Utilities such as Seattle City Light have relied on The Climate Trust (TCT) to finance and effectively manage numerous greenhouse gas reduction projects on their behalf. While The Climate Trust is well-versed in helping businesses and utilities meet their carbon reduction commitments, the heart and soul of our operations is in working with project developers such as ECC to achieve our mission and help mitigate climate pollution. For more information on The Climate Trust, please visit www.climatetrust.org
Climate Action Reserve adopts new version of its Urban Forest Project Protocol
SACRAMENTO, CA – The Board of Directors of the Climate Action Reserve, an environmental nonprofit organization and North America’s premier carbon offset registry, today adopted an updated version of the Urban Forest Project Protocol (UFPP). The protocol provides a standardized approach for developing offset projects from managing and planting trees in urban areas and significantly expands the land area that’s eligible to be developed into an offset project. This expansion and other updates aim to make urban forest offset projects more feasible for more cities and urban areas.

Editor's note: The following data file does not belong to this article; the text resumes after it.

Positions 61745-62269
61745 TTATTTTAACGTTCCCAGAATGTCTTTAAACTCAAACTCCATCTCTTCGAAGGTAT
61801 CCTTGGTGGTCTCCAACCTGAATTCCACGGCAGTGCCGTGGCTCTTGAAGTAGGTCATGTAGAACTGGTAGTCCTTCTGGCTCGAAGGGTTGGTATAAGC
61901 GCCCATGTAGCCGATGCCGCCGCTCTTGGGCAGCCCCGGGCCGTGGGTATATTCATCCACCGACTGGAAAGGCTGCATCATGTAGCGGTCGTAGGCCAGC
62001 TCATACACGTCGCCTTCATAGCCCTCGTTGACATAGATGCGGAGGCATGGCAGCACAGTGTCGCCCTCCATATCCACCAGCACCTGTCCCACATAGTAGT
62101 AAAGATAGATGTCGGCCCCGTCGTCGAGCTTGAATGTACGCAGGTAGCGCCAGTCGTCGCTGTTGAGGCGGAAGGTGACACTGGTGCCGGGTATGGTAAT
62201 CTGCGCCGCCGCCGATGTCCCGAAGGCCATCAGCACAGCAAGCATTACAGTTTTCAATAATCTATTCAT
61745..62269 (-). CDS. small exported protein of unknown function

“There’s tremendous potential to store carbon in trees and reduce urban heat island effects, and cities across the country have expressed great interest in doing this. This was a challenging project type under the previous versions of the Urban Forest Project Protocol, but we expect there will be widespread use of the updated protocol,” said Linda Adams, former Secretary of the California Environmental Protection Agency and Chair of the Climate Action Reserve Board of Directors. “The protocol presents a wonderful opportunity for cities to address climate change, improve the beauty of their surroundings and earn revenue that they can either invest in more urban forest management or in other sustainability initiatives.”